In the process of taming the wilderness of the New World by violent means, Americans absorbed and bequeathed to future generations some of the savagery that they determined to eliminate. Their purpose was to establish and maintain a civilization, but we have now lost this sense of purpose. Savagery is the product, then, not of pessimism but of despair.

The recent deadly shootings in Atlanta, Boulder, Virginia Beach, Orange, and Henrico County, a suburb of Richmond, Virginia, where a fourteen-year-old boy targeted and killed a thirteen-year-old girl, have reignited what by now is a well-rehearsed and wearisome political debate. Should the United States adopt more stringent gun control laws? Should Congress ban assault weapons, bump stocks, and high-capacity magazines? These questions, repeated for about two or three weeks each time Americans witness another of these killing sprees, call to mind Alexis de Tocqueville’s observation about the nature of democratic societies. Unlike other critics of democracy, who feared that its emergence would bring perpetual strife, Tocqueville believed instead that democracy would result in the stagnation of ideas and institutions concealed behind the incessant but superficial ferment of petty minds. Nothing more clearly illustrates Tocqueville’s prophecy than the arguments of lobbyists, politicians, journalists, and intellectuals about gun rights and gun control. These discussions are, if you’ll pardon the expression, dead ends.

But strife there is and strife there continues to be. Americans have a long tradition of using guns to solve their problems—a tradition that is almost as old as using guns to create them. These incidents are only the latest examples. It has become an expression of a peculiarly American form of frustration, anger, and madness to shoot innocent men, women, and children. An influential and persuasive minority of Americans is determined to assert the constitutional right to own firearms, even at the expense of public welfare and good sense. State and federal lawmakers have for the most part yielded to this pressure and acquiesced in these demands. It seems ever to be thus.

History never repeats itself, although historical conditions sometimes do, as Ramsay MacMullen’s admirable book, Soldier and Citizen in the Later Roman Empire, demonstrates. Writing nearly 60 years ago, Dr. MacMullen expounded a thesis that ought still to command our attention. “Partly as a result, but more because of the violence of the later Empire,” he wrote, “civilians had to arm themselves for their own protection. Civilian turned soldier, soldier turned civilian, in a rapprochement to a middle ground of waste and confusion.” Americans may never willingly give up their absolute right to bear arms without restrictions of any kind. But they ought at least to recognize that the authors of the Second Amendment would be appalled that in the United States an epidemic of violence, much of it mindless and random, has induced people to carry firearms to ensure their own protection. Self-defense it may be. Freedom it is not.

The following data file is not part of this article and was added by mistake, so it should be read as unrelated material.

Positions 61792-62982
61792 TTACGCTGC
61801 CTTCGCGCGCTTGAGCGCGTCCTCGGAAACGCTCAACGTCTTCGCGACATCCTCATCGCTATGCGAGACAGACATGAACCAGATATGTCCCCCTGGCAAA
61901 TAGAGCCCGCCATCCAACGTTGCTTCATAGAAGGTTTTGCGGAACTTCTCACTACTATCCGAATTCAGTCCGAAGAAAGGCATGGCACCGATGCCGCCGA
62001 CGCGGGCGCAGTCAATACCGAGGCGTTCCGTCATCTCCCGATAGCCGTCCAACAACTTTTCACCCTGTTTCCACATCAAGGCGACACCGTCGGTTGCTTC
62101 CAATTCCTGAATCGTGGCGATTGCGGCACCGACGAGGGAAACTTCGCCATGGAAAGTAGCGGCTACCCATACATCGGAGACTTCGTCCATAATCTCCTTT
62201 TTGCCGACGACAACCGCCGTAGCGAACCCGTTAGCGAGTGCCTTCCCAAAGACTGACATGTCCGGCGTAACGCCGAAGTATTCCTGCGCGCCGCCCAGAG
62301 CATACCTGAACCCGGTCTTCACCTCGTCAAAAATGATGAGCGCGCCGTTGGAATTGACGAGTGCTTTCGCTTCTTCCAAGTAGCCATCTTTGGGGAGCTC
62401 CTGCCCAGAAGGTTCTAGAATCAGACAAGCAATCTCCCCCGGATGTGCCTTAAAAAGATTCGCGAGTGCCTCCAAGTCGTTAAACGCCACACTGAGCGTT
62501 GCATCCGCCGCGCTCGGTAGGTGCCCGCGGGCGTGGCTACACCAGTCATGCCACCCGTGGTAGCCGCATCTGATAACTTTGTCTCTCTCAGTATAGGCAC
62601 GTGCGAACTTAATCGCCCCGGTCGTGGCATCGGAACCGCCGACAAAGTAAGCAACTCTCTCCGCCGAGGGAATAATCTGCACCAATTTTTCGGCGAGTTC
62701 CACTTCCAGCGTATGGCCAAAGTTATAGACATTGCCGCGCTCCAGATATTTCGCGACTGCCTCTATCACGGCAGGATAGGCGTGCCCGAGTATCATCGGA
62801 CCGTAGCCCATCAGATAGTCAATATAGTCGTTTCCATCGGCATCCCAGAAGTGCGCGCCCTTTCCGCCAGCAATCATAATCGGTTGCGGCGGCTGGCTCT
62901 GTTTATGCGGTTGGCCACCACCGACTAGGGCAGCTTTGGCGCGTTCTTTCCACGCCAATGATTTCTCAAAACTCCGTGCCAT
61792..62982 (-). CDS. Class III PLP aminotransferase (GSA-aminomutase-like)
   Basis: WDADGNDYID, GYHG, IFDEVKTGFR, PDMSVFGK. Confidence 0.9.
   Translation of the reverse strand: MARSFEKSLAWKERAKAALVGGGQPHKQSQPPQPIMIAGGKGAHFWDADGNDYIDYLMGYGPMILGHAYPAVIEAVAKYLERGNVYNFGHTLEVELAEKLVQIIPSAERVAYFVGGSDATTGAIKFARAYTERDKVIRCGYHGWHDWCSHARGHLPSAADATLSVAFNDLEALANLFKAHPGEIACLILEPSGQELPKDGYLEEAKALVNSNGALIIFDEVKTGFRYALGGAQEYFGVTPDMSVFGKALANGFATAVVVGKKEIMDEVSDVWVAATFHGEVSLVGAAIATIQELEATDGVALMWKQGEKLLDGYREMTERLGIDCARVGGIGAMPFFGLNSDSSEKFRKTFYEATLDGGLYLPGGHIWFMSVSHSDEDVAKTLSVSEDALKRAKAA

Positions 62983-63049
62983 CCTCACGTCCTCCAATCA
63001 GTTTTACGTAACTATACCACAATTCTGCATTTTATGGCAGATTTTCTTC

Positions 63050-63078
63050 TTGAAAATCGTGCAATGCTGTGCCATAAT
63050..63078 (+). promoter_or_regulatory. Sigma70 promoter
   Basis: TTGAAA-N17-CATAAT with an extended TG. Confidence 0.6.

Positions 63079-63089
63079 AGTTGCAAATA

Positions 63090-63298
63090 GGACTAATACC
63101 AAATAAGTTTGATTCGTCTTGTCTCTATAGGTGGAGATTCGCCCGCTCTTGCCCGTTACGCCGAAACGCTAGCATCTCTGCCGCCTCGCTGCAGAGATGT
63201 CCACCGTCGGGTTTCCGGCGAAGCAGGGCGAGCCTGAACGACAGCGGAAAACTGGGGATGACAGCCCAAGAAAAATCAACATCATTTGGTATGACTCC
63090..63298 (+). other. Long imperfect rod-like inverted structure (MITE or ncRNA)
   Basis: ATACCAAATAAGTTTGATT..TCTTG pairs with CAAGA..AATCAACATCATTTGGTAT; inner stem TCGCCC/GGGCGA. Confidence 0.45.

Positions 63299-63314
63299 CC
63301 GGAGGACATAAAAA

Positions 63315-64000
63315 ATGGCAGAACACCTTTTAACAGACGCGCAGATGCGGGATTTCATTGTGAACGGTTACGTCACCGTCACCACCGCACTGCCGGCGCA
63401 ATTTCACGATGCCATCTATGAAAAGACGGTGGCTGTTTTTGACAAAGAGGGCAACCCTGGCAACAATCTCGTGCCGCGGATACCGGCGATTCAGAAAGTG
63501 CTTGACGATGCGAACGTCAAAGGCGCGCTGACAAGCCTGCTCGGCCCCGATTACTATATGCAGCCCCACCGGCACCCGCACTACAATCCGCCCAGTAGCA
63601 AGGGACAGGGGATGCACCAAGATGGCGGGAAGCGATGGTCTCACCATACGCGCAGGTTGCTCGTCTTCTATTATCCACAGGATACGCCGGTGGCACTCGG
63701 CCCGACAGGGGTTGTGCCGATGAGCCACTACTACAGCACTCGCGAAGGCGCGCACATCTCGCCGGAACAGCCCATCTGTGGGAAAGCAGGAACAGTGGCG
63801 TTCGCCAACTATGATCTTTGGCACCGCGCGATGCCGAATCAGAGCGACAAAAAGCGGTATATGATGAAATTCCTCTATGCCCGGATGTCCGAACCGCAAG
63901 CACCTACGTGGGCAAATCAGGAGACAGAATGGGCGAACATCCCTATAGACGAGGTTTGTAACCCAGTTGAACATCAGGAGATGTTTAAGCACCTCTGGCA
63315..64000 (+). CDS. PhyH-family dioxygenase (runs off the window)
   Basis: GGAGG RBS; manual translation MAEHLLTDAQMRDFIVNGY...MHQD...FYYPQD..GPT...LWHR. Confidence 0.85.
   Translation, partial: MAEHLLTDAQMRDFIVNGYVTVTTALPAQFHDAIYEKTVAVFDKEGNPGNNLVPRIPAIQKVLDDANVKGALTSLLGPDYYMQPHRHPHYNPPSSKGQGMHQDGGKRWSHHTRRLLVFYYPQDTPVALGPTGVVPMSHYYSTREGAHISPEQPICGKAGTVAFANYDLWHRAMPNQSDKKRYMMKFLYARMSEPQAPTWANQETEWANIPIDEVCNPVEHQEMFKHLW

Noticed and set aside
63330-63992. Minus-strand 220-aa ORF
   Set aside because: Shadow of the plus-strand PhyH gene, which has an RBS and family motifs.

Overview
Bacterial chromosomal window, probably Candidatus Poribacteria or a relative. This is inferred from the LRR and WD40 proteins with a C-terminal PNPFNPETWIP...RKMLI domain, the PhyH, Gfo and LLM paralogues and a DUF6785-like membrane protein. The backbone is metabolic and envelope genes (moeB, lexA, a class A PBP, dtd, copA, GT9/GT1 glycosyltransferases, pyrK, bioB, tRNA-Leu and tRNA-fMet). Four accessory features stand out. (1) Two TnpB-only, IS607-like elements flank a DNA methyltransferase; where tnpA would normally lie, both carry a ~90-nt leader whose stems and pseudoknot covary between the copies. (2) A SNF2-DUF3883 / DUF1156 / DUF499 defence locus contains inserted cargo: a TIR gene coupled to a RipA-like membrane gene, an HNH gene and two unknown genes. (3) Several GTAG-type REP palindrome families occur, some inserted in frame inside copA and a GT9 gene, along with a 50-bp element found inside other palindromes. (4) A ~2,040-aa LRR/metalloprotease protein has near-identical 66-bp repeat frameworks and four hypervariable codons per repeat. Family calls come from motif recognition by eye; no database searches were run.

There is a darker reality to contemplate. Violence, even the sort of horrific gun violence that we repeatedly experience, may after all be only one symptom of a more acute disease against which legislation is impotent. Pundits and critics, including me, have lamented that a culture of violence in America is endemic. That analysis misrepresents the essence of the problem, which is not violence but savagery. A Good Samaritan may use violence to protect another from harm or to rescue another from danger. Even when it yields frightening and dreadful results, violence implies a brutal affirmation of life. Assassins act to remove an oppressive leader. Revolutionaries arise to eliminate and replace a despotic regime. Such efforts may be irresponsible and misguided, and they may yield a multitude of unintended consequences, but those who carry them out are of the conviction that violence in the end will bring greater justice, freedom, and peace.

Violence may thus be informed by intelligence as well as by emotion, and need not be an end in itself. Although perhaps an ineradicable facet of the American character, violence may originate in the naïve confidence, also part of the American character, that men and women can once and for all make the world a better place. Savagery is different in its genesis and its intent. Savagery embraces death. It reveals and animates the desire to inflict pain for the sake of inflicting pain. It seeks to humiliate by reducing its victims to inhuman objects, things that are of no importance and can be easily abused, broken, and discarded.

Americans may have resorted to violent means to tame the wilderness of the New World. In the process, they absorbed and bequeathed to future generations some of the savagery that they determined to eliminate. Their resort to violence against nature and those who impeded their progress developed from impatience. Whatever the cost of subduing the wilderness, these exertions had purpose: the struggle to establish and maintain a civilization. It is the sense of purpose that we have lost, that we have, perhaps, squandered. Savagery is the product, then, not of pessimism but of despair. It is hatred empty of meaning. As convinced as I am of the necessity to enact sensible gun control legislation, I am equally convinced that, however well-crafted, no law can address a savagery born of nihilism.

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The featured image is “Smoke of a .45” (1908) by Charles Marion Russell (1864–1926) and is in the public domain, courtesy of Wikimedia Commons. It has been brightened for clarity.

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